NHRC must be freed from partisan influence
The basic human rights are enshrined in universal declarations and guaranteed by our constitution to every individual, irrespective of cast, creed or colour. But human rights involve much more than written guarantees, legislation or ratification of international conventions. What is required is the correct attitude and fair application. Unfortunately, in countries like ours, laws and conventions are observed more in their violation than in their application.
While our leaders wax eloquent about human rights, they are found wanting in upholding those. Because of bias and prejudice and a certain lack of respect for individual rights and dignity—not only among the ruling party, but also among many in the administration—the application of basic rights is done selectively, while gross violations are overlooked.
That being the case, it is imperative that the national watchdog on human rights should be made more eclectic, by appointing people with differing opinions and from all across the political spectrum. That would lend it the gravity and importance it deserves and engender public confidence in it. Our experience has been, regrettably, quite the opposite. The National Human Rights Commission (NHRC) has been made up of people with affiliation to the ruling party. This belief has once again been affirmed at a discussion organised by Ain o Salish Kendra (ASK) on Wednesday.
Undeniably, there are flaws in how the NHRC recruits—not only the chairman and other members of the committee, but staff in various capacities as well. It is also true that the NHRC has done little to fulfil its mandate. Its tendency to tread gingerly on issues of human rights points to its restricted independence in functioning. For example, it is surprising to see the very tepid reaction, if at all, of the NHRC to the extrajudicial killings that have made our government the focus of international human rights watchdogs.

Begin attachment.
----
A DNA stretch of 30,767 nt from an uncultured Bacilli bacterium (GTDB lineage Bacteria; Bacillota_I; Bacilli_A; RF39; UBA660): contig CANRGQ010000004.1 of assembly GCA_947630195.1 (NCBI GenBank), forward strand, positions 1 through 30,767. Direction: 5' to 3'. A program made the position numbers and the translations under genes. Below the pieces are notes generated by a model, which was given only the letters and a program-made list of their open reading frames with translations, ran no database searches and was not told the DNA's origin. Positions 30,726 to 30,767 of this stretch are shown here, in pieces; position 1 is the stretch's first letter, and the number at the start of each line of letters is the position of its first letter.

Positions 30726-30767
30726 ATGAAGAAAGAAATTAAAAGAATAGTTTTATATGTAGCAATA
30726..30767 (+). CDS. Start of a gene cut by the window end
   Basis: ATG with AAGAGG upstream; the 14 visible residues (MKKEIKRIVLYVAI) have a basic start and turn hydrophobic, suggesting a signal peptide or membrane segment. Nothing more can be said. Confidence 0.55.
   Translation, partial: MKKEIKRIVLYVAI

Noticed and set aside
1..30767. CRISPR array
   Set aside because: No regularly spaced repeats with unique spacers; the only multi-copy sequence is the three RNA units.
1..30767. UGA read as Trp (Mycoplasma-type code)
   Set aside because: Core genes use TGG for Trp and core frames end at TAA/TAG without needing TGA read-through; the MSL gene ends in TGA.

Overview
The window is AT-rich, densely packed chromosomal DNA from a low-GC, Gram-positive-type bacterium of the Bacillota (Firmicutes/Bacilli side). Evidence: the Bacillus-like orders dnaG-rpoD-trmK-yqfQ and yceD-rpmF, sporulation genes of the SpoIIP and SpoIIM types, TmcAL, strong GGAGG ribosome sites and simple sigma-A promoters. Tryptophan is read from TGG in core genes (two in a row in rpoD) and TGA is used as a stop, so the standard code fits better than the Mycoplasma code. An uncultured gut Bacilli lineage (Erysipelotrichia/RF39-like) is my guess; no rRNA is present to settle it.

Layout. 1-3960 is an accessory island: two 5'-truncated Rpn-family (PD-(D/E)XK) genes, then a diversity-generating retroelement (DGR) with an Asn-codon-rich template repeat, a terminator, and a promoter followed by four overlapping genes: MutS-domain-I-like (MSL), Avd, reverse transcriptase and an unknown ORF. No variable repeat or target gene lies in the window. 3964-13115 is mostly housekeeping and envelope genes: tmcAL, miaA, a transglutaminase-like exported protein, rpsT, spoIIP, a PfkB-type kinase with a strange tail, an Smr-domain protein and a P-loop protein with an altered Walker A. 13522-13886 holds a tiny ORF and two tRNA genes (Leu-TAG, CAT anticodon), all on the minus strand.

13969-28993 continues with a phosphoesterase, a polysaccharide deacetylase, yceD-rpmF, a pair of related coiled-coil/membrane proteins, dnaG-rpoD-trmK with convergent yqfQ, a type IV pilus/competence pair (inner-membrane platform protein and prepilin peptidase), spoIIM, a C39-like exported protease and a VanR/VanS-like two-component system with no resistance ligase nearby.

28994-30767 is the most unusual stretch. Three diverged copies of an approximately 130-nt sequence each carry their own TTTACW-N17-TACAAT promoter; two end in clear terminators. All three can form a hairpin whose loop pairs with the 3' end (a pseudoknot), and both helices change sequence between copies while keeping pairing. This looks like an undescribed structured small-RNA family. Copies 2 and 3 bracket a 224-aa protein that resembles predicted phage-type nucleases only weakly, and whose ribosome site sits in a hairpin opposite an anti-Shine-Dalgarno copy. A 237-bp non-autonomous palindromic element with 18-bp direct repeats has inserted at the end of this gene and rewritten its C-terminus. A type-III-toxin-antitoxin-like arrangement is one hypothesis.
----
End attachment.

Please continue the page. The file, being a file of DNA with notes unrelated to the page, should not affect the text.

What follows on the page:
We believe that the observations made in the ASK discussion are worth noting and acting on. The Paris Principles must be followed in letter and spirit. The first imperative for institutions like the NHRC to be credible is to be independent—something that a statutory body composed of people with party affiliations cannot be expected to be. Having credible people at the helm is a basic requirement. Apart from that, the commission should be invested with adequate power to ensure that its recommendations are followed unfailingly.
Since the only reason for the NHRC's existence is to protect the human rights of the country's citizens, it should be willing to pursue and point out any violation of those rights. And the government should ensure that those violations are dealt with appropriately under the law. Unfortunately, as with many other national institutions and statutory bodies in Bangladesh, our NHRC has been crippled by partisanship over the years. This must change. The administration would do well to take note of the ASK observations and allow the NHRC to fulfil its mandate.